Tuesday, 29 December 2015

Gone But Knot Forgotten by Mary Marks (Cozy Mystery, Crime, 10E/10E, short 'n' sweet review)

Gorgeous cover which suits the craft theme of the book!

 August 2015, Kensington, 288 pages, Kindle, Review copy from NetGalley

Content: murder, major peril, lots of humour, a few scary parts, tissues needed

Summary from Kensington Publishing
Sorting through the estate of a wealthy recluse may sound like a fascinating task, but when the skeletons in the closets turn out to be real, Martha and her quilting pals wish they'd stuck to basting and batting. . .

Martha Rose is stunned when she hears that her best friend from high school has passed away. Her shock doubles when she learns that Harriet Oliver made her the executor of her estate. But when investigators determine that Harriet was murdered, Martha recruits her fellow quilters to help find the culprit. She's mastered the art of piecing together blocks to create intricate quilts, but piecing together her friend's murder will prove far more challenging. . .

Nayu's thoughts    
Diving in partway to an incredible craft based series whose protagonist has fibromyalgia, which has a few symptoms like mine, was a wonderful way to spend a few hours. The humour filled read filled me with joy even at the darker moments of finding out that the killer from many years ago wanted to get rid of anyone who knows the truth. The high levels of friendship made it a delight to read. It was easy to relate to some of Martha's health issues, which in itself was exciting because reading books where the heroine has health restrictions doesn't happen that often for me. It's nice to have more elements in Martha's life that I can understand – the eerie parts freaked me out a little kept my reading to daylight hours only.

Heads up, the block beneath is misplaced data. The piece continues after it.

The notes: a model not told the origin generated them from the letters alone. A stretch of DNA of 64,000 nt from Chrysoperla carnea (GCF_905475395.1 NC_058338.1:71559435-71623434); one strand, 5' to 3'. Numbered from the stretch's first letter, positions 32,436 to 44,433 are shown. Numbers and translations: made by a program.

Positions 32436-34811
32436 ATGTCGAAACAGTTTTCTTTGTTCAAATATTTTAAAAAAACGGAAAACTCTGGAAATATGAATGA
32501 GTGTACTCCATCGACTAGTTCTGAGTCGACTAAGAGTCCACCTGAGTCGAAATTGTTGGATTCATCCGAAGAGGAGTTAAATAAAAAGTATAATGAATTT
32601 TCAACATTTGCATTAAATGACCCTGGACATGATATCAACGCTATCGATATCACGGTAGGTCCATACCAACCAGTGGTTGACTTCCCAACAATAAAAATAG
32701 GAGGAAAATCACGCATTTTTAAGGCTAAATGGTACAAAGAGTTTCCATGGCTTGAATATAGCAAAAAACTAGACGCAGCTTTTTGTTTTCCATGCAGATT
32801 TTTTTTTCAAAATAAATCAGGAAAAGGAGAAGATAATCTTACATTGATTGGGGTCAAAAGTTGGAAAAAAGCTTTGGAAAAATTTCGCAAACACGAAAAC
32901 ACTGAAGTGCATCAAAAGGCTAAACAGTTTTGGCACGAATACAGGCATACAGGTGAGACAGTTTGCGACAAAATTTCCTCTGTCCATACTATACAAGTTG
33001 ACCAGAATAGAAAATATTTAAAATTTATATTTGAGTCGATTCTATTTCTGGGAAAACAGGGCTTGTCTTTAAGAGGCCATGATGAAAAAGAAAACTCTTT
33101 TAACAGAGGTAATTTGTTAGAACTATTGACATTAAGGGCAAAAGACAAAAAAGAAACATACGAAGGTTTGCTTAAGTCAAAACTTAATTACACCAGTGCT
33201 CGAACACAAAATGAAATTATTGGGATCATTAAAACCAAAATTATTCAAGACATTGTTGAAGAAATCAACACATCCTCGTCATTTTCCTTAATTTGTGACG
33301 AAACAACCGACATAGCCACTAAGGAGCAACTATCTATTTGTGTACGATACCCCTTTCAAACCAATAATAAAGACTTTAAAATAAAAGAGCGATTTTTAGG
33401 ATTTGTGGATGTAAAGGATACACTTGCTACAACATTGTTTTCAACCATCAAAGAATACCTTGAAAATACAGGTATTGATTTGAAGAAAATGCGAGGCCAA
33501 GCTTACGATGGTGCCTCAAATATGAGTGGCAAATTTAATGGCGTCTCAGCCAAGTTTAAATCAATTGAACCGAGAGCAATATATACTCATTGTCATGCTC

Previously I didn't know much about house clearance, so enjoyed learning about what happens in the process, as well as the strength of both the craft community and the wider community which Martha and her friends live in. Yes there is a fair amount of craft related work, which is crucial to solving the mystery of the suicide which turns out to be a murder. I enjoyed seeing how Martha figured everything out, how she narrowed down suspects, how she managed to gather all the suspects up together, and the odd mistake she made which demonstrated she is as human as the rest of us. This is one to reread, and to search out the other books in the series!

Find out more on Mary's website.

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